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How to Help Ukraine

All of us I'm sure are concerned for the welfare of our brothers and sisters in Ukraine. The question is what can we do to help them?

From Rabbi Landau's Living Jewish in SF blog post on Wednesday, May 11: 

On Sunday, I’m flying to Poland on a Rabbinic Chessed Mission for Ukrainian refugees, sponsored by the Rabbinical Council of America (RCA). We’ll be going to the Polish-Ukrainian border crossing at Medyka and to several refugee centers. I intend to give a full report about the trip during Shabbat morning services on May 21st. 

Since we are coming to help, the Chief Rabbi of Poland, R. Michael Schudrich, asked for our assistance in obtaining medical supplies and medications for the refugees, as well as religious articles such as: talitot, tefillin, mezuzot, etc. After inviting our community to assist in funding the purchase of these items, fifty families have already raised over $11,000. If you too would like to help, please text or email me how much you would like to contribute, the shul will immediately “front” the funds and you can send the money to the shul.  

From Rabbi Landau's Living Jewish in SF blog post on Thursday, April 14:

The Jewish Community Relations Council (JCRC) has been working on a campaign prohibiting the State of California from investing in Russia and Belarus. SB 1328 would prohibit the boards of specified state and local public retirement systems from investing public employee retirement funds in a company with business operations in Russia or Belarus or a company that supplies military equipment to Russia or Belarus. Only by prohibiting public investment in Russia and Belarus can California take a principled and moral stance against the invasion of Ukraine. Please click here to add your name to this effort. 

In an email message from Rabbi Landau on Friday, February 25:

All of us I'm sure are concerned for the welfare of our brothers and sisters in Ukraine. The question is what can we do to help them?

The Jewish answer is three things: Prayer, Tzedaka, and Mitzvot. But which prayers, tzedaka org., and mitzvot?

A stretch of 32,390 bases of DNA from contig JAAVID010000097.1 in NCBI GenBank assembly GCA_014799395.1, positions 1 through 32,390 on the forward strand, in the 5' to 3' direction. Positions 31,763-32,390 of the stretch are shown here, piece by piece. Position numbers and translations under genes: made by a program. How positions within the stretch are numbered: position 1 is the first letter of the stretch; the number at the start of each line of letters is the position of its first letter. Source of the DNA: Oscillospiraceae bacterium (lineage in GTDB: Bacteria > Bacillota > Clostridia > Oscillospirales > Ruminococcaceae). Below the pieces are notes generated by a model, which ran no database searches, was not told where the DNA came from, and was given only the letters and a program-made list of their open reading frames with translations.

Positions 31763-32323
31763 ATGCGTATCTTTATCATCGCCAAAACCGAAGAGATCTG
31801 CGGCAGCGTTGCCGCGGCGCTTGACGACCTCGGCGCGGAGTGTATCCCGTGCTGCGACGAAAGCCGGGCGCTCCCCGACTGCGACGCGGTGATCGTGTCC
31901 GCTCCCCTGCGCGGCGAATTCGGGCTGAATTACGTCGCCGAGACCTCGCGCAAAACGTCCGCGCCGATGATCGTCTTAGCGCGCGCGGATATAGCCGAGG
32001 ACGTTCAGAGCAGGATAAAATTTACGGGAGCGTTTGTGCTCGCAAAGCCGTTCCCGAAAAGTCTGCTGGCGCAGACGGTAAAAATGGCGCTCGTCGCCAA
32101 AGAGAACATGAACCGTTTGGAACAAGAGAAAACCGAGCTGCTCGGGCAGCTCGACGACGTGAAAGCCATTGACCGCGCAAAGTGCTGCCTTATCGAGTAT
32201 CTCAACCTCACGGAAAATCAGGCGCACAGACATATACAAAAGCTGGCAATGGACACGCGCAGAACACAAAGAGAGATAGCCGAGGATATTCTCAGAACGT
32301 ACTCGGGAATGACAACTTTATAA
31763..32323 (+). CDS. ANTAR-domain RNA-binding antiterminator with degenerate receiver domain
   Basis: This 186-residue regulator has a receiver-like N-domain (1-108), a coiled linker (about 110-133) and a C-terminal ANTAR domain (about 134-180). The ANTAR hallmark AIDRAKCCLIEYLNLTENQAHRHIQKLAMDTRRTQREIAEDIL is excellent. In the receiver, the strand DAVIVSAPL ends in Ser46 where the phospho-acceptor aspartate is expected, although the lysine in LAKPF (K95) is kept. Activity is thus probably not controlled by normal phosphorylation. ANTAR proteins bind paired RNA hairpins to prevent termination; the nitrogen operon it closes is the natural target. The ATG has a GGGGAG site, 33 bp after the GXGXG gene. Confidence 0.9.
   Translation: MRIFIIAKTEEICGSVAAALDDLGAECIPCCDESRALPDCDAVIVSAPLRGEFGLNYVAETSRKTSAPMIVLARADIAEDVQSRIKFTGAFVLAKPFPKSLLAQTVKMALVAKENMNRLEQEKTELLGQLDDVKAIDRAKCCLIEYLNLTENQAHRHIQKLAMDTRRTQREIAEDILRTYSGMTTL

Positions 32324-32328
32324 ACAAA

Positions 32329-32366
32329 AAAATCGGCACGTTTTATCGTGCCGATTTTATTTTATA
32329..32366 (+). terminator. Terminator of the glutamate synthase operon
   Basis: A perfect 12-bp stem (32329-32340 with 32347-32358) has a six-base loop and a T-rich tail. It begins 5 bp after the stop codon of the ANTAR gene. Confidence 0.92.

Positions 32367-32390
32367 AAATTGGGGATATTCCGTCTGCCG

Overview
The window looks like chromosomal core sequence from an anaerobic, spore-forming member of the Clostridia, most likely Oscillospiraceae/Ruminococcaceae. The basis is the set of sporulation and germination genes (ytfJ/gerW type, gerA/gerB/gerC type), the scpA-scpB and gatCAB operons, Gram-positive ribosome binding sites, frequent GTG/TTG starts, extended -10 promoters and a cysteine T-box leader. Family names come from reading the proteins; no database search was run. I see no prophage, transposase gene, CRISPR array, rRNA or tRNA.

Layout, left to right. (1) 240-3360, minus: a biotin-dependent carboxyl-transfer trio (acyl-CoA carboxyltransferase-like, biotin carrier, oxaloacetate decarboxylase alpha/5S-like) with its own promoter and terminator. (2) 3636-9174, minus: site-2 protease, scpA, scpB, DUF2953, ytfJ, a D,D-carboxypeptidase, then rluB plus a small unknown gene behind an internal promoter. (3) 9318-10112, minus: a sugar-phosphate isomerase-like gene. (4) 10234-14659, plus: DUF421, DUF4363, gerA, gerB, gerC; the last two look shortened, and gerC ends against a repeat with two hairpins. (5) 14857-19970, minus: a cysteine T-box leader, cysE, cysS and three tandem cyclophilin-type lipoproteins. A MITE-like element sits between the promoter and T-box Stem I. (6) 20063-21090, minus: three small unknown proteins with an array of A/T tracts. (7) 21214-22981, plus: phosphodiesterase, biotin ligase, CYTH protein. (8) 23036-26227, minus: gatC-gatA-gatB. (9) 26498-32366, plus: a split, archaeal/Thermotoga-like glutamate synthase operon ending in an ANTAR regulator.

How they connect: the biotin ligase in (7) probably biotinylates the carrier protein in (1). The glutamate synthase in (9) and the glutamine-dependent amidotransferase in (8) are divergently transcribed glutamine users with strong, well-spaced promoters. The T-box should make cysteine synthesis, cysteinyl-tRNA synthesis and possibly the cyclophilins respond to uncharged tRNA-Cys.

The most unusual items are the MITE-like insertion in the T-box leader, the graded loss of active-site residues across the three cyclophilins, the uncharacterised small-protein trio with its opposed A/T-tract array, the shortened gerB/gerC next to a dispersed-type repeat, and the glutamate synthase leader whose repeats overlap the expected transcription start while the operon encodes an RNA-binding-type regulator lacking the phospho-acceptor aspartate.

In my opinion, based on research that I've done, the answers are:

  1. Psalm 130, followed by the Acheinu prayer below
  2. The best place to send tzedaka is
  3. When it comes to mitzvot, choose any of the 613 commandments that you typically don't observe (if you need help, just ask me). 

The positive energy and resources generated by these actions have the ability to both help and protect our fellow Jews who are in danger.

Salvation Prayer:

“Acheinu kol Bais Yisrael – Our brethren, the entire Jewish People”

“Hanesunim bitzara u’bishivya – who are delivered into confinement and captivity”

“Ha’omdim bein bayam u’vein bayabasha – whether they be on the sea or dry land”

“HaMakom yiracheim aleihem viyotzi’eim mitzara li’rvacha – May the Omnipresent have mercy on them and remove them from distress to relief”

“U’mei’afela li’ora – and from darkness to light”

“U’mishibud lig’ula – and from subjugation to redemption”

“Hashta b’agala u’viz’man kariv – now, speedily, and close at hand”

And let us say amen.

From Rabbi Landau's Living Jewish in SF blog post dated March 3:

On Wednesday, at the end of a Hebrew-language post to his Facebook page, Ukraine’s President Volodymyr Zelensky urged Jewish people around the world to speak up as he accused Russia of seeking to “erase” Ukrainians, their country and their history. “I am now addressing all the Jews of the world. Don’t you see what is happening? That is why it is very important that millions of Jews around the world not remain silent right now... Nazism is born in silence. So, shout about killings of civilians. Shout about the murders of Ukrainians.” 

OK, so what do we do? Well, in addition to the three measures I suggested in last Friday’s email, here’s the contact info for the Russian Embassy in Washington D.C. . It also might be a good idea to contact our congressional representatives to demand that the U.S. do even more than it’s all ready doing.